Since 2012, the federal Centers for Medicare & Medicaid Services has had a logical approach to getting hospitals to decrease high readmission rates within 30 days of discharge: It penalizes hospitals whose rates for patients with six specific conditions are higher than expected. Those conditions are chronic lung disease, coronary artery bypass graft surgery, heart attacks, heart failure, hip and knee replacements and pneumonia.
Given that the number of hospitals getting such fines has declined, it is possible to say that by at least one measure, the program has been successful. While readmission rates have dropped since 2012, almost a quarter of all heart failure patients return to the hospital within a month of discharge. Why is that? You would think after five years of addressing this problem that hospitals would have learned what works and what doesn’t when sending these patients home.
In a new tip sheet, Jordan Rau, a senior correspondent for Kaiser Heath News, explains that evaluating whether a hospital is managing readmissions within 30 days of discharge effectively or not is a complex undertaking.
CMS announced in August that readmission penalties will reach a new high this the new fiscal year that began in October. Medicare will withhold more than $500 million in payments to hospitals that have higher than expected readmission rates for patients with the six conditions. The increase is due in part to the fact that CMS raised the bar when it added CABG surgery for 2016.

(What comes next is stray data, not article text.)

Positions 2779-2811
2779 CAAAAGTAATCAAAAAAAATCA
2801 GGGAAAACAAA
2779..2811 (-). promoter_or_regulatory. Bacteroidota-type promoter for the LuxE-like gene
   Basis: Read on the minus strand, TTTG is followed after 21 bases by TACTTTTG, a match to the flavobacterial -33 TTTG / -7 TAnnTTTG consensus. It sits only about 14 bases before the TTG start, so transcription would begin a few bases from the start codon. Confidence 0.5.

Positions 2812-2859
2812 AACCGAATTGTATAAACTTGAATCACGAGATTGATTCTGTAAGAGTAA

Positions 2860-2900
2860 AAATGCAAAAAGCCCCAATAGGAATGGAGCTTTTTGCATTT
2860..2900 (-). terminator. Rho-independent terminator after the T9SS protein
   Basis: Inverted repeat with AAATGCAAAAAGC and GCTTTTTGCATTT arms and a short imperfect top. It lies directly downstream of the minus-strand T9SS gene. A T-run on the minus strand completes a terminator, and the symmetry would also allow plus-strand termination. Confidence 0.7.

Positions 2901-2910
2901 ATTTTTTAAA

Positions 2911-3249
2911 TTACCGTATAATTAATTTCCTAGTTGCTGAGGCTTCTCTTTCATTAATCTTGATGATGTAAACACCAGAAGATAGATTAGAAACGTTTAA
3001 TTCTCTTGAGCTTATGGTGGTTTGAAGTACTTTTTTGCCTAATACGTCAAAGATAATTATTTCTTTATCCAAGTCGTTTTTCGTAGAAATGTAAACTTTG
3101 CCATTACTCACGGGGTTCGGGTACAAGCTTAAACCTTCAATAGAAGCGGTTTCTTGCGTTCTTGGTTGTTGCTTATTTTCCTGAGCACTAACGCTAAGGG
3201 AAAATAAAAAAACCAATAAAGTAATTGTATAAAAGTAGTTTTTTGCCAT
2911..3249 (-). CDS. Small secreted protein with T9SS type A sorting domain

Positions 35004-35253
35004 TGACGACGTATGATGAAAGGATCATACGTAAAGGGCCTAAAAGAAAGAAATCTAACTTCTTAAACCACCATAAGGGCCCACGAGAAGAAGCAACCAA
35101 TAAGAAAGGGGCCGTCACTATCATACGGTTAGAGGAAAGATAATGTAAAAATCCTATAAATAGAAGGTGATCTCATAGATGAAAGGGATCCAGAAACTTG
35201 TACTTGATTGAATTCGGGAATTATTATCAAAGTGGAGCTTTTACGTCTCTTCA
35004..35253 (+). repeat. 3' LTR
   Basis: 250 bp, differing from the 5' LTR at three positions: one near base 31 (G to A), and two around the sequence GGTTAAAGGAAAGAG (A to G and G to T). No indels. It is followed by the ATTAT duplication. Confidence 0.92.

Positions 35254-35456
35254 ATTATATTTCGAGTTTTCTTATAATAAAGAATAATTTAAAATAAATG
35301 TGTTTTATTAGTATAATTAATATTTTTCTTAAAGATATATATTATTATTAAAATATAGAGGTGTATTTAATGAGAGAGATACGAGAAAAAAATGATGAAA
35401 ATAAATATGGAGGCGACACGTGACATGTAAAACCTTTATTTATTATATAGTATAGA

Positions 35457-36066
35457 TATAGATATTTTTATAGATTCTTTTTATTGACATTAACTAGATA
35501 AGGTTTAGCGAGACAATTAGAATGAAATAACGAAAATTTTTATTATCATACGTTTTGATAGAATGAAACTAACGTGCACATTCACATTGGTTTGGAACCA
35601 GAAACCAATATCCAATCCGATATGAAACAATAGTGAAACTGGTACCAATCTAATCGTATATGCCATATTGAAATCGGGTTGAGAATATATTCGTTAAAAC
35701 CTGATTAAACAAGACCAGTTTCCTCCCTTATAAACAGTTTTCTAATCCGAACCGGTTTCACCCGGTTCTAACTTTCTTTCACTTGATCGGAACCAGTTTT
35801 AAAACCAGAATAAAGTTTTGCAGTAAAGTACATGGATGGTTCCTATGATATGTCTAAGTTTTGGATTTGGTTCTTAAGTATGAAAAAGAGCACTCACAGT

The penalties are based on the number of Medicare patients who left the hospital from July 2012 through June 2015, Rau explained. “For each hospital, the government calculated how many readmissions it expected, given national rates and the health of each hospital’s patients. Hospitals with more unplanned readmissions than expected will receive a reduction in each Medicare case reimbursement for the upcoming fiscal year that runs from Oct. 1, 2016 through September 2017,” he wrote.
Rau points out in this tip sheet that about one of every six hospitalized Medicare patients is readmitted within 30 days, and researchers believe about one-third of those readmissions may be preventable.
While penalties may be preventable, such prevention involves understanding many factors, some of which may be beyond a hospital’s control. “Readmission rates can be a reflection not only of the quality of a hospital but also the quality of the broader health care system in a community,” Rau wrote.
For journalists covering hospitals, Rau outlines many of the complex factors that go into readmissions and the steps that hospitals take to prevent then. “You can do stories about ‘hot spotting’ efforts to keep ‘frequent flyer’ patients out of the hospital,” Rau explained. These stories can provide many human-interest angles as well as plenty of fodder for anyone interested in health policy.
“Look at the particular health challenges facing low-income patients and the strategies hospitals employ to treat them,” he suggested. “Examine which hospitals are improving and which are not; or see how hospitals in your city, county, region or state compare to those in other places.